They tried moving it a few years back. Ed Woodward, Manchester United’s highest-ranking executive, did his best to convince everyone to resist change. Manchester City backed him up and so did Crystal Palace, Watford and Swansea City. Not the rest, though.
A vote was taken and 14 of the 20 Premier League clubs were in favour of moving the summer transfer window (with one abstaining) so that it closed before, not after, the start of each season.That was to affect the build-up to 2018-19.
Within a few years, however, there has been a complete volte-face and an agreement that the Manchester clubs were right, after all. Another vote was taken in February of last year, the result being that the deadline reverted to its original position at the end of August or beginning of September.
All of which makes it difficult to dispute that the current system is still not hugely fair and that something needs to be done about it.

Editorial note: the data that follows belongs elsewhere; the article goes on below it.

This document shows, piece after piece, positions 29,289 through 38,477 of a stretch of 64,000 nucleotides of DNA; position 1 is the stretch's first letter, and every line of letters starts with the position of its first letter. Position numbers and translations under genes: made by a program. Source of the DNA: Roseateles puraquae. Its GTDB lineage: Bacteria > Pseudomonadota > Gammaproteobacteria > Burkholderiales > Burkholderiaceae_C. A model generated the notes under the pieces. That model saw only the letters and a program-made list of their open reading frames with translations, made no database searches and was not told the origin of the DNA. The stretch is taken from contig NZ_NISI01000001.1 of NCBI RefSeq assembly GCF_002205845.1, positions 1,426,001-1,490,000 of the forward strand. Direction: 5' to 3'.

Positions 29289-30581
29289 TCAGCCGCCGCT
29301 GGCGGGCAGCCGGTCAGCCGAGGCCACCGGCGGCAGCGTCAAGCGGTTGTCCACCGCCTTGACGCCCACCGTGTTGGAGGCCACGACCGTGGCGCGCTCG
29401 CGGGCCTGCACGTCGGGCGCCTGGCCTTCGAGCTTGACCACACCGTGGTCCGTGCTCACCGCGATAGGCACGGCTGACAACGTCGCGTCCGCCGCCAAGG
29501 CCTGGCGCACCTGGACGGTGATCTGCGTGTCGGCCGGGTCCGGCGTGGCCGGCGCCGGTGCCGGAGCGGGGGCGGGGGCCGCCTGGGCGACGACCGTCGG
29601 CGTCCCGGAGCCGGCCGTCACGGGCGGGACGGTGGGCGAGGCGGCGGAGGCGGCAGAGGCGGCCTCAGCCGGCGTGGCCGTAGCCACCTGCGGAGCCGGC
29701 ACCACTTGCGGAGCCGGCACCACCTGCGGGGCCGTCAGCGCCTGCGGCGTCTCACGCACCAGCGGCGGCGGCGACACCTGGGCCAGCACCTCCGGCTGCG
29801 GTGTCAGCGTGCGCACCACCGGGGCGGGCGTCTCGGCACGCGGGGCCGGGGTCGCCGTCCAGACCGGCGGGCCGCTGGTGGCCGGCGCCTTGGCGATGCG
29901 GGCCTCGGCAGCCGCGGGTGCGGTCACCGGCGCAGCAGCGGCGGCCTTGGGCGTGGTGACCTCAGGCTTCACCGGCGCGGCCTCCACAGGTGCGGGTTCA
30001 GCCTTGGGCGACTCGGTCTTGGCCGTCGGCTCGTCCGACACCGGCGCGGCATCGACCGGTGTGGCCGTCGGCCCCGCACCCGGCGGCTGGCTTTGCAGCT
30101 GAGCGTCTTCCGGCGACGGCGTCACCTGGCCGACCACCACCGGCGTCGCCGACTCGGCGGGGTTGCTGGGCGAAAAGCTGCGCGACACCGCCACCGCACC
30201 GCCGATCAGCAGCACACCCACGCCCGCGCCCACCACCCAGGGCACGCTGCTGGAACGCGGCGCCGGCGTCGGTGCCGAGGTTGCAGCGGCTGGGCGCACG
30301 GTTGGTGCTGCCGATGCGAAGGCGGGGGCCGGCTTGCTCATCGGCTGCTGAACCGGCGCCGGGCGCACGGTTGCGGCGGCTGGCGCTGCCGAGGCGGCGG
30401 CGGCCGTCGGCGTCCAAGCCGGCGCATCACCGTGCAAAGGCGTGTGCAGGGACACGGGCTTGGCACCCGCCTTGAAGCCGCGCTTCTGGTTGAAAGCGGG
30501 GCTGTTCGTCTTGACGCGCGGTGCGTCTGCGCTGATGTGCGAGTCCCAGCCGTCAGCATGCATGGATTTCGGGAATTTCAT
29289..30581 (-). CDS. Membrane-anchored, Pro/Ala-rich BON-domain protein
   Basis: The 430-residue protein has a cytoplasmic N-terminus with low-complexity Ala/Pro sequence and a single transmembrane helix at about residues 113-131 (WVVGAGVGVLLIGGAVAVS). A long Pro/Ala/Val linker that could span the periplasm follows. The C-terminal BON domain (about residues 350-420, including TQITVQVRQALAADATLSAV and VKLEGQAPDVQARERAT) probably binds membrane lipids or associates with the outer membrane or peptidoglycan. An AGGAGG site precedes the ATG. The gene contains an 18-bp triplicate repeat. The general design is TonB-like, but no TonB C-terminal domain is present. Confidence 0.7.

We have been here before. The decision-makers veered one way, then the other. Realistically, they’re not going to change everything for a third time.Yet it still doesn’t make a great deal of sense that the new Premier League season launched last weekend with the transfer deadline, set for August 31, threatening to influence results because of its positioning in the calendar. Tottenham Hotspur still managed to beat Manchester City. There were chants of “Are you watching Harry Kane?” and maybe it will be the same tomorrow (Sunday) when Spurs play away at Wolverhampton Wanderers. But it still feels wrong that Tottenham — or any club — should be put in a position where their star player is conspicuous by his absence and they face another three fixtures before the window closes. Nor is this a particularly new problem if you remember the time Manchester City wanted to sign Joleon Lescott from Everton in 2009 to join their post-takeover transformation.